The Dartmoor Livestock Protection Society and the Dartmoor Pony Heritage Trust have issued a joint statement urging visitors to the moors to enjoy pony herds from a distance, after some have been seen to be carrying strangles.
Strangles is a highly contagious and difficult to manage bacterial infection of the respiratory system. It can be spread through direct contact with affected equines, or indirectly on items such as clothing, gloves or even cars.
This is a challenging disease to manage and eradicate because infected horses and ponies become carriers, where even though they appear healthy and show no outward signs, they can be intermittently infective to other ponies.
Karla McKechnie, Livestock Protection Officer, said: “We are aware that a number of ponies on Dartmoor currently have strangles. Infected animals are being monitored by their owners and by myself. In order to help contain the spread of the disease we are urging all visitors to the moor not to go near or touch the ponies.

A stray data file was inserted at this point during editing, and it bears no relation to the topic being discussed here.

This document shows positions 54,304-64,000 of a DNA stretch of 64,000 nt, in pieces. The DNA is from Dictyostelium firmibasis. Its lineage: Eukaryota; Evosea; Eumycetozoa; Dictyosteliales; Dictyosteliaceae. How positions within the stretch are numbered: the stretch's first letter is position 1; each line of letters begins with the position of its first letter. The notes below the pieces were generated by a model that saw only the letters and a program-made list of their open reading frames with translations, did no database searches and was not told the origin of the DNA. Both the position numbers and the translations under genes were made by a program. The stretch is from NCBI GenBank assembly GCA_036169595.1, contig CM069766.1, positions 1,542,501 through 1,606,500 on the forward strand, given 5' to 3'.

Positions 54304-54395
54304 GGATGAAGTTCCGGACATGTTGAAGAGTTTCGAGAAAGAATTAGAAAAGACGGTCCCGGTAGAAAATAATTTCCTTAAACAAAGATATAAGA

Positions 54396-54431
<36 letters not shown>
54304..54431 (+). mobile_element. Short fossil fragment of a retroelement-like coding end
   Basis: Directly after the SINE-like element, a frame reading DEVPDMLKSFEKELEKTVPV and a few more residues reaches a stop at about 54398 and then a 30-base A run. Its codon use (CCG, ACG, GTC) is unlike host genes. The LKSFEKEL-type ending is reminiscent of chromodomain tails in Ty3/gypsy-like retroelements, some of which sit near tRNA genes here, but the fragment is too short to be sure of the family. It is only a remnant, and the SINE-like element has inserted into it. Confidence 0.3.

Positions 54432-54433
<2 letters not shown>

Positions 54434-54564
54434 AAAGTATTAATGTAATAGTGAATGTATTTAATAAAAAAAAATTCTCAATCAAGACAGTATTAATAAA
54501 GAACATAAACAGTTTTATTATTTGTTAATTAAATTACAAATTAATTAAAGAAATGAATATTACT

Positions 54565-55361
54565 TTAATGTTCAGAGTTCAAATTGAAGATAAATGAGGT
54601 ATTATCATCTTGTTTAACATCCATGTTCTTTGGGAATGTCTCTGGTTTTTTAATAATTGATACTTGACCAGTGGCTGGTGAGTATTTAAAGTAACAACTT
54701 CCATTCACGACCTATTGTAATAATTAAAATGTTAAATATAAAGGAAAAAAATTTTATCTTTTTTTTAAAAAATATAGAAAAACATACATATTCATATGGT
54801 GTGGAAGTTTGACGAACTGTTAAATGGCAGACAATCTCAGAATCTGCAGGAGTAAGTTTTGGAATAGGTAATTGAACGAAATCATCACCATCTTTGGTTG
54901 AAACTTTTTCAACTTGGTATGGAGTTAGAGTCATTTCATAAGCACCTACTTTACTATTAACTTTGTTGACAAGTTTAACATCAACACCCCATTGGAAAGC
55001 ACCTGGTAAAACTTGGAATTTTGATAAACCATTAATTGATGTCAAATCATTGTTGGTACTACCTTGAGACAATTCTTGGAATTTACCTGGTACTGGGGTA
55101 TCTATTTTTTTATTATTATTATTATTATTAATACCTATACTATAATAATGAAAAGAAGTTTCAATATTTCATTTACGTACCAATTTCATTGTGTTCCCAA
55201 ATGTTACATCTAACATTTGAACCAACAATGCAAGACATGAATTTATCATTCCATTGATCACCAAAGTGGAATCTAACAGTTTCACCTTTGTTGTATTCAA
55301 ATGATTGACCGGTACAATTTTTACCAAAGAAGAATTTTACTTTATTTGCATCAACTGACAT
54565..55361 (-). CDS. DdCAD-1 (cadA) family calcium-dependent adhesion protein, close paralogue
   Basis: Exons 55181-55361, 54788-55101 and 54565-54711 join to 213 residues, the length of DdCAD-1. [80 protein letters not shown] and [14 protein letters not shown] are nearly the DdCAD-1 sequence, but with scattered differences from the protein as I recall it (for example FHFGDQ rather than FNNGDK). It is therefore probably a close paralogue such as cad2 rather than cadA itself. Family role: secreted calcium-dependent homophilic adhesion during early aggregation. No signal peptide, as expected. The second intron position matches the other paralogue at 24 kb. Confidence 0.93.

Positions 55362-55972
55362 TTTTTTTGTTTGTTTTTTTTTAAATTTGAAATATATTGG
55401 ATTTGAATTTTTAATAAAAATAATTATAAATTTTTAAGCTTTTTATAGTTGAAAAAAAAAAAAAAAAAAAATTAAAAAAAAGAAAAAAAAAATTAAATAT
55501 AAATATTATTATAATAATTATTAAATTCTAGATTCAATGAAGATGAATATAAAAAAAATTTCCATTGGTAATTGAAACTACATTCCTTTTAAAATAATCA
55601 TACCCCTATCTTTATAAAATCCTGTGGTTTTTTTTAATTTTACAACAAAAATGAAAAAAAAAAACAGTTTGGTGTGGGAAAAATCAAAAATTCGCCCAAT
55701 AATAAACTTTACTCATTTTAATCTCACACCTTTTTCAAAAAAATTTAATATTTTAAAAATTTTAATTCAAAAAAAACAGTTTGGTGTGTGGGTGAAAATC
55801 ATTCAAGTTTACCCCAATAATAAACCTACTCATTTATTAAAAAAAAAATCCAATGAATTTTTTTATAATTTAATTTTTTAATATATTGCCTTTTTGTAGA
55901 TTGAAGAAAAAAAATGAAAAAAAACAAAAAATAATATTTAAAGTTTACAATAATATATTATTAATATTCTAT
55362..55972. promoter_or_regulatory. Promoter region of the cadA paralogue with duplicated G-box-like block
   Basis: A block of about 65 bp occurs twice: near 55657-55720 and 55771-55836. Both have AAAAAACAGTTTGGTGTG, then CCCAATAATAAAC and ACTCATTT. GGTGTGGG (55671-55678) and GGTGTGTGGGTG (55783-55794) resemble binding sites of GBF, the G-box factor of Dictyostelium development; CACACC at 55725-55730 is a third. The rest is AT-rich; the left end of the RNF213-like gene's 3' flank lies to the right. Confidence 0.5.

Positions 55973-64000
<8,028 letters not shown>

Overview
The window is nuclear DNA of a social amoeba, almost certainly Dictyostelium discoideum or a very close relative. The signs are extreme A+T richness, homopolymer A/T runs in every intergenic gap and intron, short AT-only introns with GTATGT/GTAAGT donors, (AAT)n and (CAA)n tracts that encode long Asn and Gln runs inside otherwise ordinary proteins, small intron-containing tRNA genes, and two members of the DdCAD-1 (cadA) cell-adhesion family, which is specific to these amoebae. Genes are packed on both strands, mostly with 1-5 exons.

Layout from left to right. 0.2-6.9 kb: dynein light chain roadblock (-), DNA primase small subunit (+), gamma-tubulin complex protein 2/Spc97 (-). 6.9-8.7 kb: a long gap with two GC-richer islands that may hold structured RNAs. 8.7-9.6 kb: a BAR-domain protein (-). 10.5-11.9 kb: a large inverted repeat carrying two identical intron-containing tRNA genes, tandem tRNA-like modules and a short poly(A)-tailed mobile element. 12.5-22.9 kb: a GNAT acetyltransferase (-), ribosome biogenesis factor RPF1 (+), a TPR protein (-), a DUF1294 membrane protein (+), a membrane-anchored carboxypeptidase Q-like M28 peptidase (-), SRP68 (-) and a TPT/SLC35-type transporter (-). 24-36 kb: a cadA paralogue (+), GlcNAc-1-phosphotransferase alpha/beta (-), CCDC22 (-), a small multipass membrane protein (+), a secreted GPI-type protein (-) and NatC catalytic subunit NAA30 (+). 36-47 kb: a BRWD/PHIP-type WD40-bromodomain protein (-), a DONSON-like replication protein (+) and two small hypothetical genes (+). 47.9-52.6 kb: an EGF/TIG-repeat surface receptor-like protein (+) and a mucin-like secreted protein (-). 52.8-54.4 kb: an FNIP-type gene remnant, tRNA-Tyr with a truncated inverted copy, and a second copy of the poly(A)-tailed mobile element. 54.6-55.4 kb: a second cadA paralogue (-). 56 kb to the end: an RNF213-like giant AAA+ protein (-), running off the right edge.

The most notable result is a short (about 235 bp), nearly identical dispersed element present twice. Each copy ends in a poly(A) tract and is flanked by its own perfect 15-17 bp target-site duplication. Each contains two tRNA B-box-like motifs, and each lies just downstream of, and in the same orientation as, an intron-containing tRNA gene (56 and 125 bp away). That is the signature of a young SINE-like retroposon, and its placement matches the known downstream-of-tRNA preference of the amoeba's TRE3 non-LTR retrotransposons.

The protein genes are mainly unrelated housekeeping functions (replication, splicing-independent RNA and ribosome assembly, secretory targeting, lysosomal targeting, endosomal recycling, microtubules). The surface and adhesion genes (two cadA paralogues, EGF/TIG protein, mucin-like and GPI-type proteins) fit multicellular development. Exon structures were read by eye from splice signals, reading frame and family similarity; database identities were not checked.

“Strangles is highly infectious and transmitted via contact and we need everyone to work with us in helping to prevent its spread.
“At the same time, we are also urging the public not to be tempted to feed the ponies or interact with them. There have been a number of reported cases countrywide of horses and ponies choking to death when they’ve been fed unsuitable food. Feeding of ponies has been directly linked to an increase in pony-related road accidents by encouraging them to the roadside in the expectation of being fed. Our message is to admire the ponies from a distance.”
With visitor numbers likely to increase dramatically when lockdown measures are eased, both charities hope that people adhere to their plea.
Anyone worried about a pony looking ill can ring Karla on 07873587561